Skip to main content

Boreal Community Media

Foursome finishes circumnavigation of Lake Superior

Sep 01, 2018 07:49AM ● By Editor

Members of the kayaking team Four the Water come ashore Thursday at the Presque Isle beach in Marquette after their circumnavigation of Lake Superior. The purpose of the journey was to bring awareness of the importance of this freshwater resource. (Journal photo by Christie Bleck)

By Christie Bleck of The Mining Journal - August 31, 2018

MARQUETTE — Enthusiastic friends — and pizza — were waiting on the Presque Isle beach shore Thursday for the four men who just finished circumnavigating Lake Superior.

Karol Rajski, Ryan Busch, Jared VanOordt and Drew Etling, all Northern Michigan University students at one time or another, kayaked around the Superior shoreline as the “Four the Water” team to bring awareness to the lake.

Rajski, a native of Poland, said the trip began May 21, also at the Presque Isle beach.

“The purpose of circumnavigating Lake Superior was to bring awareness of how important this — the biggest freshwater resource — is to us and how we can protect it,”Rajski said.

However, they actually had to make the trip, which involved camping along the entire lakeshore.

That lakeshore encompassed the largest, coldest and deepest of the Great Lakes.

“One-hundred and two days later, I can tell you that we’ve only spent nine days out of our tents,” Rajski said.

For anyone who loves the environment, however, there are worse places to camp than the Superior shoreline.

“There’s times you wake up, and you realize, wow, there’s a beach right next to where we landed, and you’re sleeping on the cobblestone beach,” Rajski said. “Sometimes you just don’t know where you’re going to end up that day due to weather, due to how you’re feeling paddling along the way. It’s very situational.”

However, he said the four stayed off private property as much as they could.

Busch, a native of downstate Holland, acknowledged having some residual effects after stepping ashore Thursday.

“Honestly, we feel just like we just got off the water to enjoy some lunch,” he said, with the day to continue after that.

Thursday, though, was the final leg of the 1,800-mile-or-so trip.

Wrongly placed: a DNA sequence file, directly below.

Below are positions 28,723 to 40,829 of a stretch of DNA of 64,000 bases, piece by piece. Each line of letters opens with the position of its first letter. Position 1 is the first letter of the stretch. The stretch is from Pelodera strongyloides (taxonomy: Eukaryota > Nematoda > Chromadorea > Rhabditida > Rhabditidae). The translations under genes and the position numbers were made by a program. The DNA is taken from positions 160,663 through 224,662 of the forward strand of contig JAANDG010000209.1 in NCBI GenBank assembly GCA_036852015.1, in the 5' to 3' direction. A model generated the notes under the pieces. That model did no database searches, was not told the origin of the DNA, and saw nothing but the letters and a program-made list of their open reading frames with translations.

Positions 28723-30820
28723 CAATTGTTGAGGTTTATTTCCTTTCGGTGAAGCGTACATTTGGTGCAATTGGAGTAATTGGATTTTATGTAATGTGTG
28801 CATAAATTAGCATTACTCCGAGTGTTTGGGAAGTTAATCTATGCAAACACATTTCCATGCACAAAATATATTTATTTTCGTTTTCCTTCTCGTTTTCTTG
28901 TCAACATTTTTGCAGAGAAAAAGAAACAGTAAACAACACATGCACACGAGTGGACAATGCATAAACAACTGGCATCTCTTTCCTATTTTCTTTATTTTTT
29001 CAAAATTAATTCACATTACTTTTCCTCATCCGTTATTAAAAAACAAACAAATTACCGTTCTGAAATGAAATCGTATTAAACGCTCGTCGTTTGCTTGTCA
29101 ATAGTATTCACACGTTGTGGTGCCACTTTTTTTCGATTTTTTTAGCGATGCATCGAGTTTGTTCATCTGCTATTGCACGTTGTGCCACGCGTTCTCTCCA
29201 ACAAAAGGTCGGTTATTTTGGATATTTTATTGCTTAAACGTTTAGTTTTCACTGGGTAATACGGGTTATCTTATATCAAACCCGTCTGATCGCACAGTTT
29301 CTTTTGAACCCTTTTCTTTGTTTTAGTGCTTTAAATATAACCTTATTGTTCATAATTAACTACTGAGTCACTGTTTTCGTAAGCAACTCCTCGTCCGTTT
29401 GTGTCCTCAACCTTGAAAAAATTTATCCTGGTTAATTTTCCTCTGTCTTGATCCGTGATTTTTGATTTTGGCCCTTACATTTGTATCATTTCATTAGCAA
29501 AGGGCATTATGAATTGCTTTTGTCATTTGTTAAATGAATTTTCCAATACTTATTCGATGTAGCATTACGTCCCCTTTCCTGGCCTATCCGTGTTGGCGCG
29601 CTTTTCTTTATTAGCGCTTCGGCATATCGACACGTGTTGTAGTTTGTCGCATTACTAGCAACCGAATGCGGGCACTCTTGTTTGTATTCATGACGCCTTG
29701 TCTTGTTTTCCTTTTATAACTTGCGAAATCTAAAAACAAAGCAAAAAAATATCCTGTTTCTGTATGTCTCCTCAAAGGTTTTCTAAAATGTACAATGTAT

“It’s kind of surreal,” Busch said. “Lake Superior actually does have an end to it, if you kind of putz around for a little bit.”

That “putzing around” included hugging friends, listening to cheers and posing for photographs in a celebratory manner.

“Every day was long,” Busch said. “Days blended together. We left May 21, and today, honestly, it feels like May 22.”

Even after paddling for 100 days, VanOordt said he felt amazing upon his return.

“It feels really, really good to be back,” said VanOordt, who hails from downstate Grand Haven.

Regardless of his good physical condition, he believes the greater purpose of the trip was achieved.

“I think we’ve been able to touch a few people’s hearts and help inspire them a little bit, but really, it’s helped inspire us a whole lot more, so hopefully we can continue to pursue this passion of protecting the Great Lakes and spreading our message,”VanOordt said. 

Missouri native Etling, upon their homecoming on the beach, said he felt great even though there were days when he was exhausted.

“It went by in a flash,” Etling said.

The group’s website,, includes biographies, a blog and photos of the trip. It also allowed visitors to track the kayakers’ progress and listed its many sponsors, which included the Superior Watershed Partnership located right by their launching and landing site.

One blog entry entitled “Royale with Cheese,” whose name channeled dialogue from the movie “Pulp Fiction,” detailed their trip to Isle Royale National Park. 

It read in part: “We were lucky enough to be allowed access to climb to the top and view the Minnesota shoreline to come in the future and reflect on the Sleeping Giant and Canada’s Outer Islands that we have been navigating for weeks. 

“Eventually, we made it into Windigo on the island’s southern side to get our National Park passes and starting inquiring about moose. Word on the island is that it has been a very ‘moosey’ season and sure enough, we make it over to our first camp site in Washington Creek and there is Mom and her two calves munching on some seaweed in the creek. 

“We watched from a safe distance, they didn’t mind us, then two more cows emerge from the woods behind us. Well, now we’re fully surrounded by moose and what’s a Royale with Cheese without a side dish?”

So, the chips and salsa were broken out so the four could enjoy what they called a live premiere of “Planet Earth from the seats of our kayaks.”

For Etling, the moose experience was one of his most notable experiences.

“They just started coming out of the woods,” Etling said. “It was wild.”

Christie Bleck can be reached at 906-228-2500, ext. 250. Her email address is [email protected]

Boreal Ship Spotter - larger view here